BLUE PENNSYLVANIA: GERRYMANDERING AND JURIST-MANDERING

Updated: Jan 13

by Coleman Poses


Upset by State Reapportionment Commission's tapering their advantage from 33 House seats down to five, Republicans are now ready to pass two constitutional amendments that would allow them complete control of the redistricting process through gerrymandering, as well as complete control of the state's appellate courts through jurist-mandering.

PA HB 2207 would create a new 11 member commission, composed of: Eight members selected by majority and minority leaders in the House and Senate, two selected by the majority of votes from the county governments, and one selected by Commonwealth Court. Since most of the Pennsylvania counties are Republican governed, and since the Commonwealth Court is primarily Republican, the GOP would have the edge on this commission. The Commission would be responsible for drawing new state maps. If the commission's maps are rejected by the Republican dominated state legislature, the legislature can draw a new map and vote on its approval. Since Republicans always have the final say, one is left to wonder why expend the time and resources to have a commission at all.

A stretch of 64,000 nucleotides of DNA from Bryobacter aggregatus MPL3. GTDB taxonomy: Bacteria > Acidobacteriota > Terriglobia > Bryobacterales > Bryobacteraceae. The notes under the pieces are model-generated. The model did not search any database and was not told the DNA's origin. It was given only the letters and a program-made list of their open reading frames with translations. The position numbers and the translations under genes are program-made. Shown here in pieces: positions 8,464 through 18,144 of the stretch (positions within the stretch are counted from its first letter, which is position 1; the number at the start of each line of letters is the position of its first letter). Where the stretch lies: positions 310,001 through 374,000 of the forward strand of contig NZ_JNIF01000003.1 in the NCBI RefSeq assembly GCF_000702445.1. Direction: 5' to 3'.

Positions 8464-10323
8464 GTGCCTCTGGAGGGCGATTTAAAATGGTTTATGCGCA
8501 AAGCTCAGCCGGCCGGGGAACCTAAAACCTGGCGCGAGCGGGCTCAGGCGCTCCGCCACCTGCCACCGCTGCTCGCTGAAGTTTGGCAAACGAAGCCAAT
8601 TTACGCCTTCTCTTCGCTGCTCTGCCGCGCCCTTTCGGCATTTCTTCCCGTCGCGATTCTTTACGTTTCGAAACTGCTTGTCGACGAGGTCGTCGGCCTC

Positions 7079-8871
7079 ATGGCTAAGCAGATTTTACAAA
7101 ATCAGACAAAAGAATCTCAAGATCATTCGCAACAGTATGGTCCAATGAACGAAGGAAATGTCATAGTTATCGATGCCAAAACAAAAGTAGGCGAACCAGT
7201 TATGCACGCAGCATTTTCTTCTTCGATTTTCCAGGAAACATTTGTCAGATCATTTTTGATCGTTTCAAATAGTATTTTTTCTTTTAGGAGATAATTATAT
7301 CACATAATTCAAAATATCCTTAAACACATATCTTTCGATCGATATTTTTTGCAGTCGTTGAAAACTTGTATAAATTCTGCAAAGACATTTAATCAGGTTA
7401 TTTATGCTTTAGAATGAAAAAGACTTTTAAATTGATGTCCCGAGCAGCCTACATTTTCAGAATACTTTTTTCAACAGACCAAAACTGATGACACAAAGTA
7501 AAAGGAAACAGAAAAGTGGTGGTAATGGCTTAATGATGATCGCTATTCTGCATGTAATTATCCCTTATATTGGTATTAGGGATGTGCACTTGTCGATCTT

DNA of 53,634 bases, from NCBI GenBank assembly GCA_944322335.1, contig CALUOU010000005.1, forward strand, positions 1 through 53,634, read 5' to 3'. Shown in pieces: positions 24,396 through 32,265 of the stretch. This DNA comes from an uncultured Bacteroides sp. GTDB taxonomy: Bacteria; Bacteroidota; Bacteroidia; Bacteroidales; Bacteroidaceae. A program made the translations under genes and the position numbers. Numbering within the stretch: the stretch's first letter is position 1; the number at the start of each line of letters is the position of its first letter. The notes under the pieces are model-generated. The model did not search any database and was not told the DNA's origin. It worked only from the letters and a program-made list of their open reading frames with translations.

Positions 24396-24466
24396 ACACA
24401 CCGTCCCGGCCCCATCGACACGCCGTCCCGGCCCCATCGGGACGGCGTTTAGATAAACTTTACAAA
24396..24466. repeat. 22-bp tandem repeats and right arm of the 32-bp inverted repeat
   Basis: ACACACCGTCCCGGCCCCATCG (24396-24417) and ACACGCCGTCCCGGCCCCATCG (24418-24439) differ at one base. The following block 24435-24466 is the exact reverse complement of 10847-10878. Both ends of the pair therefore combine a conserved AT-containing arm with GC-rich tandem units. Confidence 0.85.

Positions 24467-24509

Yet the most insidious bill right now is the one that has been reintroduced in the General Assembly, which has been deemed to be judicial gerrymandering, or jurist-mandering. To refresh your memory, PA HB 38 would create geographic districts from which justices from the Superior Court, Commonwealth Court, and the Supreme Court would be elected. The districts would be drawn up by the State legislature, and could be fluid from election to election. You only need to remember the various Big Lie lawsuits that passed through Commonwealth Court and the Supreme Court in 2020 and 2021 to realize how important these institutions are.

The current fair funding educational lawsuit being heard in Commonwealth Court is an example of how nefarious this law could be. The Republican legislators are the defendants in this case. By the time it is appealed to the State Supreme Court (which it is almost bound to be), justices from districts created by the lawsuit's defendants will be hearing this case.

Since both of these bills are written as Constitutional amendments, they do not need the Governor's signature to pass the two houses before they are introduced as ballot questions.

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